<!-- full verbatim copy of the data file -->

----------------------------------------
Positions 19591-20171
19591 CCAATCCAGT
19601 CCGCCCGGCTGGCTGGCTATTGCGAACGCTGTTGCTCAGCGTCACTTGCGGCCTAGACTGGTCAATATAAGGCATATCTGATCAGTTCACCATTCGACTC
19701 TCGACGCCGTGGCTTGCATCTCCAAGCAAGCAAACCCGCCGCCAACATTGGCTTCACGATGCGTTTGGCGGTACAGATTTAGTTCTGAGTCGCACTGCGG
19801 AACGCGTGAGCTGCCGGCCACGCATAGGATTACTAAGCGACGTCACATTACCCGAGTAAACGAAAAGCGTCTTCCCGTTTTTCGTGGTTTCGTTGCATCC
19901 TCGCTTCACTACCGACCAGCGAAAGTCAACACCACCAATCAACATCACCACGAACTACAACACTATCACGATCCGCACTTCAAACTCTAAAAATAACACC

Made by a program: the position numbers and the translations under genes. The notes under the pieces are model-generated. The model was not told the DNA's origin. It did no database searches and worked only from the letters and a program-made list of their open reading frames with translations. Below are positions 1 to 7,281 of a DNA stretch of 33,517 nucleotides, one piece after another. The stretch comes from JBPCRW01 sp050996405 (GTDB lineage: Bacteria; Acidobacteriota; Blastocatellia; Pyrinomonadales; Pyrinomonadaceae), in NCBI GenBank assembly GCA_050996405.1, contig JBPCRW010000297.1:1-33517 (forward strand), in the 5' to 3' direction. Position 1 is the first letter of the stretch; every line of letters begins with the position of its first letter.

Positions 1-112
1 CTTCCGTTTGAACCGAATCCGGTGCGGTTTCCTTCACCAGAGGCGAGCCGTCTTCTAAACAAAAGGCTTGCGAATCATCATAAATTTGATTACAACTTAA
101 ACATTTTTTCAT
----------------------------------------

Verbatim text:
Positions 19591-20171
19591 CCAATCCAGT
19601 CCGCCCGGCTGGCTGGCTATTGCGAACGCTGTTGCTCAGCGTCACTTGCGGCCTAGACTGGTCAATATAAGGCATATCTGATCAGTTCACCATTCGACTC
19701 TCGACGCCGTGGCTTGCATCTCCAAGCAAGCAAACCCGCCGCCAACATTGGCTTCACGATGCGTTTGGCGGTACAGATTTAGTTCTGAGTCGCACTGCGG
19801 AACGCGTGAGCTGCCGGCCACGCATAGGATTACTAAGCGACGTCACATTACCCGAGTAAACGAAAAGCGTCTTCCCGTTTTTCGTGGTTTCGTTGCATCC
19901 TCGCTTCACTACCGACCAGCGAAAGTCAACACCACCAATCAACATCACCACGAACTACAACACTATCACGATCCGCACTTCAAACTCTAAAAATAACACC

Made by a program: the position numbers and the translations under genes. The notes under the pieces are model-generated. The model was not told the DNA's origin. It did no database searches and worked only from the letters and a program-made list of their open reading frames with translations. Below are positions 1 to 7,281 of a DNA stretch of 33,517 nucleotides, one piece after another. The stretch comes from JBPCRW01 sp050996405 (GTDB lineage: Bacteria; Acidobacteriota; Blastocatellia; Pyrinomonadales; Pyrinomonadaceae), in NCBI GenBank assembly GCA_050996405.1, contig JBPCRW010000297.1:1-33517 (forward strand), in the 5' to 3' direction. Position 1 is the first letter of the stretch; every line of letters begins with the position of its first letter.

Positions 1-112
1 CTTCCGTTTGAACCGAATCCGGTGCGGTTTCCTTCACCAGAGGCGAGCCGTCTTCTAAACAAAAGGCTTGCGAATCATCATAAATTTGATTACAACTTAA
101 ACATTTTTTCAT